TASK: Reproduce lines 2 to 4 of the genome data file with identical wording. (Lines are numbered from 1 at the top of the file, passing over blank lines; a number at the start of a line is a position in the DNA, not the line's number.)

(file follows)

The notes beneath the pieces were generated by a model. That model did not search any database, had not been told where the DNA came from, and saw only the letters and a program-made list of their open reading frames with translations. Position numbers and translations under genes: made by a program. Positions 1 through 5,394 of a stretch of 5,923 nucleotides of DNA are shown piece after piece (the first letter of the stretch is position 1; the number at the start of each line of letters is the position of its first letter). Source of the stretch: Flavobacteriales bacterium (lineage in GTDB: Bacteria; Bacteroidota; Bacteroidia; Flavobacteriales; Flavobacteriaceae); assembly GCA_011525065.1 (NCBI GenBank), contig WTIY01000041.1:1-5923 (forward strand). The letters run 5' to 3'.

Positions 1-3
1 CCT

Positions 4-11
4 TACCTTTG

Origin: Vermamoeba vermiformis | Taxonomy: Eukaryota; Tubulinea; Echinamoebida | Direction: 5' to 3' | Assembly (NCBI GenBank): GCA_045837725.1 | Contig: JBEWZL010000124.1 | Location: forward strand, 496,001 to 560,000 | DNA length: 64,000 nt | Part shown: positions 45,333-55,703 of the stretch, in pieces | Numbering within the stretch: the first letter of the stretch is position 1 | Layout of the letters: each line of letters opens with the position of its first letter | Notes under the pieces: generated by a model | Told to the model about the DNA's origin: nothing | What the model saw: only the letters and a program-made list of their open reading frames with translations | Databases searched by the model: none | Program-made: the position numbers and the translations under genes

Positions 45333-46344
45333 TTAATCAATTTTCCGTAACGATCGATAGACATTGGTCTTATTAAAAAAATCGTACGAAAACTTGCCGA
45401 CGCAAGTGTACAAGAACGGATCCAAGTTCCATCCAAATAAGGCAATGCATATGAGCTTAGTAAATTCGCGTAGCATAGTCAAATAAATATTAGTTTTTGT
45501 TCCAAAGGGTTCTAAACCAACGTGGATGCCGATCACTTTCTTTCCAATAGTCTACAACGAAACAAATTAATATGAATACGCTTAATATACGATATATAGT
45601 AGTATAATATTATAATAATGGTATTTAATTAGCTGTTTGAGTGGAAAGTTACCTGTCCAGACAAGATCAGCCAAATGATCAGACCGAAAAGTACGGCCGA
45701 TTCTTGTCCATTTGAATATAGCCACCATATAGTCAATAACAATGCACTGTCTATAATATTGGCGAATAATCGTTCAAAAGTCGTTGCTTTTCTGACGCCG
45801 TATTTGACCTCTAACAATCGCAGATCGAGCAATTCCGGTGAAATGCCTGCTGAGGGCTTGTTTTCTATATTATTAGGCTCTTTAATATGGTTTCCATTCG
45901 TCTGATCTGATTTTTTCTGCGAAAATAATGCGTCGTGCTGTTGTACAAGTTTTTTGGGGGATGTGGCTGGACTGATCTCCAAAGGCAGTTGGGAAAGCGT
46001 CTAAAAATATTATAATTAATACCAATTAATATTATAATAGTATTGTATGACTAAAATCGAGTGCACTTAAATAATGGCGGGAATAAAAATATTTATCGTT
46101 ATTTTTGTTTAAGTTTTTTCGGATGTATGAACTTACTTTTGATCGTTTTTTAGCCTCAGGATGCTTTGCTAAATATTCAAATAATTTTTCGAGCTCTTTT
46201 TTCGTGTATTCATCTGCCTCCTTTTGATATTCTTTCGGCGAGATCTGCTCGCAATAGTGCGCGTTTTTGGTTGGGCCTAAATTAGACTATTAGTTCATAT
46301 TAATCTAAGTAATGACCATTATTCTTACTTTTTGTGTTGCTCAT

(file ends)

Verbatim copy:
Positions 1-3
1 CCT

Positions 4-11